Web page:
Patronage, Power, and Panegyric, 1920–1932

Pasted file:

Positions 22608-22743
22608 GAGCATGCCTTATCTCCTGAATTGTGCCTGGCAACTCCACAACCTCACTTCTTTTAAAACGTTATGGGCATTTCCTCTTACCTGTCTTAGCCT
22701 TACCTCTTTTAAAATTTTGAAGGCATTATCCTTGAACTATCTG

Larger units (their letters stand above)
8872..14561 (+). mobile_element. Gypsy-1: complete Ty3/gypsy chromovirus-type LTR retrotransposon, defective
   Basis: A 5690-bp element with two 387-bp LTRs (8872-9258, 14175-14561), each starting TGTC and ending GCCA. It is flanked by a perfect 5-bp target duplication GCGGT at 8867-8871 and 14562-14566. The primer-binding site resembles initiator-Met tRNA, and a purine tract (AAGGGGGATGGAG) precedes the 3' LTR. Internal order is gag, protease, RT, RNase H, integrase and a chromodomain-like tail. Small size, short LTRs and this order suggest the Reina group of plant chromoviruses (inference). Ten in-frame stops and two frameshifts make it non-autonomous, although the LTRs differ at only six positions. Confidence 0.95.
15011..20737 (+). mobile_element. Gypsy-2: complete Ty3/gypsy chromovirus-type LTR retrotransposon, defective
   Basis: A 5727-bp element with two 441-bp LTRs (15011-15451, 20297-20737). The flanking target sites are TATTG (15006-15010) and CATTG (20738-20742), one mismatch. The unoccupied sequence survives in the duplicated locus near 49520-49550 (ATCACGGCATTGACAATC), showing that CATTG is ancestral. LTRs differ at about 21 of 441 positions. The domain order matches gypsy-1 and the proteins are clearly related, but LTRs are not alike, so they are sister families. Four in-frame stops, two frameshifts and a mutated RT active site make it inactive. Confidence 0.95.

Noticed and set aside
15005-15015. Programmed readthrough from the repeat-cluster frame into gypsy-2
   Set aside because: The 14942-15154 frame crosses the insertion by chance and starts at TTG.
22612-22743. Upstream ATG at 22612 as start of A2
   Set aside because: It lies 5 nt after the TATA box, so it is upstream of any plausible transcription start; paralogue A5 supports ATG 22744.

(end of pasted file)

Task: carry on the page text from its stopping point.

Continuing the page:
This chapter explores the patronage relationships between poets and political elites through the evolution of the panegyric in the colonial state. It looks at how the Hashemite state subsidized popular poets in order to cultivate their own political legitimacy and how dissident poets challenged the state through creative public performances. It argues that modern protest poetry emerged from the dissident panegyric, which became subversive when poets praised political elites for their commitment to policies that those elites could not or would not actually support. The chapter also shows how poetic engagement with social issues like women’s education and veiling shaped popular opinion and contributed to growing social cleavages between generations and how patronage rivalries contributed to new sectarian tensions in Iraqi political life.
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